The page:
The smallest city on this list provides some of the biggest savings. The Sherman metro area, about an hour north of Dallas, offers the lowest overall living costs among our top 10 retirement hot spots. Housing for retirees is exceptionally cheap, at 24.7 percent​ below average. The median home value is $98,100 in Sherman proper and $79,100 in Denison (also part of the greater metro area) -- well below the state's $128,900 median. And Texas frees retirees from state income taxes.

Enjoy charming small-town amenities, such as boutique shopping, unique cafés and several community gatherings throughout the year, including an Earth Day festival and free "Shakespeare in the Grove" performances. Also explore the 12,000-acre Hagerman National Wildlife Refuge, home to about 500 different wildlife species. When you feel the urge for big-city stimulation, hop in your car and head to Dallas or Fort Worth.

8. St. George, Utah
  • Metro population: 139,484.
  • Share of population over 65: 17.3 percent.
  • Cost of living for retirees: 8.4 percent below the U.S. average.
  • Utah's tax rating for retirees: Not friendly.
Utah may not be tax-friendly for retirees, but St. George's low living costs help make up the difference. Prices on everything from groceries to health care fall below the national average. And the city's affordability isn't limited to the retired set-it also ranks as one of our Cheapest Cities You'll Want to Live In regardless of age.

Outdoorsy retirees will appreciate St. George's location just south of some state parks and conservation areas, west of Zion National Park and north of the Grand Canyon. Athletes who are age 50 and older can even participate in the Huntsman World Senior Games, an annual competition hosted in St. George. Sports include archery, basketball, golf, softball, track and field and much more. Or try your luck in Las Vegas, a two-hour drive away.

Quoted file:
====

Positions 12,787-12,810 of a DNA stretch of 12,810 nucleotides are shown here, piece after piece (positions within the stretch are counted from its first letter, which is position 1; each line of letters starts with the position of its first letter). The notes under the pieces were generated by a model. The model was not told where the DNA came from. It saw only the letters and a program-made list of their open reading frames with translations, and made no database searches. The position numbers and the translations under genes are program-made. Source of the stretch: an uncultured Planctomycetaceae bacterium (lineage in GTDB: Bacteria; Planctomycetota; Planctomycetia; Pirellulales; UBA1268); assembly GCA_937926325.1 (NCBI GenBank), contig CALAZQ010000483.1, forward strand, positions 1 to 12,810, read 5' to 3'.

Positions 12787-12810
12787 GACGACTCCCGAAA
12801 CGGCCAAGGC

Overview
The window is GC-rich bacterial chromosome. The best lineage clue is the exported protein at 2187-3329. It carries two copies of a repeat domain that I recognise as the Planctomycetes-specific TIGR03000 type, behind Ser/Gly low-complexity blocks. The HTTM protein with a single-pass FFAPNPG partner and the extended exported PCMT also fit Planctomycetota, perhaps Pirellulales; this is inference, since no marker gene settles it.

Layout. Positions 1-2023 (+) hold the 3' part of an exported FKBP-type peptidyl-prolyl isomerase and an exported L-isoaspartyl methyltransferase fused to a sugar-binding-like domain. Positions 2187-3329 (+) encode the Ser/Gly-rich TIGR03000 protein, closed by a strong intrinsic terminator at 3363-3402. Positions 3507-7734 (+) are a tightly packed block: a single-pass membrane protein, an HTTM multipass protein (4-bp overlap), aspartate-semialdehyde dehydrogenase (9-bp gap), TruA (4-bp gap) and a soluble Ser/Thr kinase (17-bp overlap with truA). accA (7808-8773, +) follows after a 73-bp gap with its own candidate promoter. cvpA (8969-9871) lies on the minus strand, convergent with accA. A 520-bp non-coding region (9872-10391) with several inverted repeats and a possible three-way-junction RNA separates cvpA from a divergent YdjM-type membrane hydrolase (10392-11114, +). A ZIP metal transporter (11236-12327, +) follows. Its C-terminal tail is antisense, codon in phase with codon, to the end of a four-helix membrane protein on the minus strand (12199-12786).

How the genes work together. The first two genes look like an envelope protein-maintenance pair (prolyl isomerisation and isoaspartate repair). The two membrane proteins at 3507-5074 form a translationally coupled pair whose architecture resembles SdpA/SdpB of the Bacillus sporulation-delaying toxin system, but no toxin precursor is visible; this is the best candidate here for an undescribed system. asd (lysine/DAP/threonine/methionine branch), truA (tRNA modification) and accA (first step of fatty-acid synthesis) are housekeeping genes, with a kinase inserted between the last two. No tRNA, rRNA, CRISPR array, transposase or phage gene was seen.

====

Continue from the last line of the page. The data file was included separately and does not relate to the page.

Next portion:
9. Roanoke, Virginia
  • Metro population: 308,238.
  • Share of population over 65: 16.4 percent.
  • Cost of living for retirees: 8.3 percent below the U.S. average.
  • Virginia's tax rating for retirees: Mixed.
You can find cities with beautiful scenery and attractive living expenses near the East Coast, too. Roanoke's cost of living for retirees is below average in every category. In fact, groceries are the most affordable of all the cities on this list, at 8.3 percent below average. Health care and housing are also very affordable -- 5.5 percent and 13.7 percent less than the U.S. average, respectively.

Nestled between the Blue Ridge and Allegheny mountains, Roanoke is a haven for those looking to hike through their retirements. You can find more than 600 miles of hiking trails in the Roanoke Valley -- including the Appalachian Trail -- ranging from easy strolls to challenging climbs. If you'd rather take in the views with less effort, try a scenic drive along the Blue Ridge Parkway, or visit nearby Smith Mountain Lake. For an even more leisurely afternoon, grab a pint at one of the many local craft breweries -- or hit up three at once by going on the Roanoke Craft Beer Tour.

10. Punta Gorda, Florida
  • Metro population: 160,380.
  • Share of population over 65: 34.5 percent.
  • Cost of living for retirees: 3.8 percent below the U.S. average.
  • Florida's tax rating for retirees: One of the 10 most friendly states.
Of the great many retirement hot spots in Florida, Punta Gorda tops our list (though it's not so great for young singles). Along with the state's favorable tax situation, credit the city's high ranking to its strong senior presence -- the 65-and-older share of the metro area's population is the greatest of all 223 places we considered.

And all those retirees have plenty to keep them busy. The city offers 18 miles of bike paths and pedestrian trails -- including the scenic Harborwalk along Charlotte Harbor -- that connect the various neighborhoods and parks. You can also enjoy boating and other water activities, as well as the charms of Fishermen's Village, a semi-open-air mall that's home to a marina, shops, seafood restaurants and free concerts.

If you prefer more bustle, try Tampa, about 100 miles north of Punta Gorda, with a total metro population of nearly 2.8 million. The big city keeps bills small with living costs that are 5.5 percent below the national average. But seniors aren't as dominant as in Punta Gorda, making up 17.4 percent of Tampa's population.